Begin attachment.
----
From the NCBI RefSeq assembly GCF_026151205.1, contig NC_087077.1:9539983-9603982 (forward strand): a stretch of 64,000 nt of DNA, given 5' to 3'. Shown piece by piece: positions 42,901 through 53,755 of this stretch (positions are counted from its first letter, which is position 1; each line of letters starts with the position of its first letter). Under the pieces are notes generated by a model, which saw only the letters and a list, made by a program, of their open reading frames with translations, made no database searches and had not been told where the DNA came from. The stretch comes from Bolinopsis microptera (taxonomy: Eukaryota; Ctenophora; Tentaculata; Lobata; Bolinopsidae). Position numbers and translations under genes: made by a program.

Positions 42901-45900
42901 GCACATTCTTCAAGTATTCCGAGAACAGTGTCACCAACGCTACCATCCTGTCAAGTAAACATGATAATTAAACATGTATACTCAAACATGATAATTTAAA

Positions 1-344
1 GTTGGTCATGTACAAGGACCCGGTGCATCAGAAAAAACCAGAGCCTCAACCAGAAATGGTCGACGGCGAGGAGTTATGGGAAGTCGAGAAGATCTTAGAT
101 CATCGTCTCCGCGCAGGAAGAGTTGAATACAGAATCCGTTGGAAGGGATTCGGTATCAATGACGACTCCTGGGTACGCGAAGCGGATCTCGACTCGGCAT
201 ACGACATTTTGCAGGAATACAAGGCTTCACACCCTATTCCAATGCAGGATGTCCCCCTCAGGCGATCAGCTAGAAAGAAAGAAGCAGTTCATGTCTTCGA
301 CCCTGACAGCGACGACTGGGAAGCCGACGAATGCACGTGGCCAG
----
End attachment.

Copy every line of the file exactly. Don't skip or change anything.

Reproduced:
From the NCBI RefSeq assembly GCF_026151205.1, contig NC_087077.1:9539983-9603982 (forward strand): a stretch of 64,000 nt of DNA, given 5' to 3'. Shown piece by piece: positions 42,901 through 53,755 of this stretch (positions are counted from its first letter, which is position 1; each line of letters starts with the position of its first letter). Under the pieces are notes generated by a model, which saw only the letters and a list, made by a program, of their open reading frames with translations, made no database searches and had not been told where the DNA came from. The stretch comes from Bolinopsis microptera (taxonomy: Eukaryota; Ctenophora; Tentaculata; Lobata; Bolinopsidae). Position numbers and translations under genes: made by a program.

Positions 42901-45900
42901 GCACATTCTTCAAGTATTCCGAGAACAGTGTCACCAACGCTACCATCCTGTCAAGTAAACATGATAATTAAACATGTATACTCAAACATGATAATTTAAA

Positions 1-344
1 GTTGGTCATGTACAAGGACCCGGTGCATCAGAAAAAACCAGAGCCTCAACCAGAAATGGTCGACGGCGAGGAGTTATGGGAAGTCGAGAAGATCTTAGAT
101 CATCGTCTCCGCGCAGGAAGAGTTGAATACAGAATCCGTTGGAAGGGATTCGGTATCAATGACGACTCCTGGGTACGCGAAGCGGATCTCGACTCGGCAT
201 ACGACATTTTGCAGGAATACAAGGCTTCACACCCTATTCCAATGCAGGATGTCCCCCTCAGGCGATCAGCTAGAAAGAAAGAAGCAGTTCATGTCTTCGA
301 CCCTGACAGCGACGACTGGGAAGCCGACGAATGCACGTGGCCAG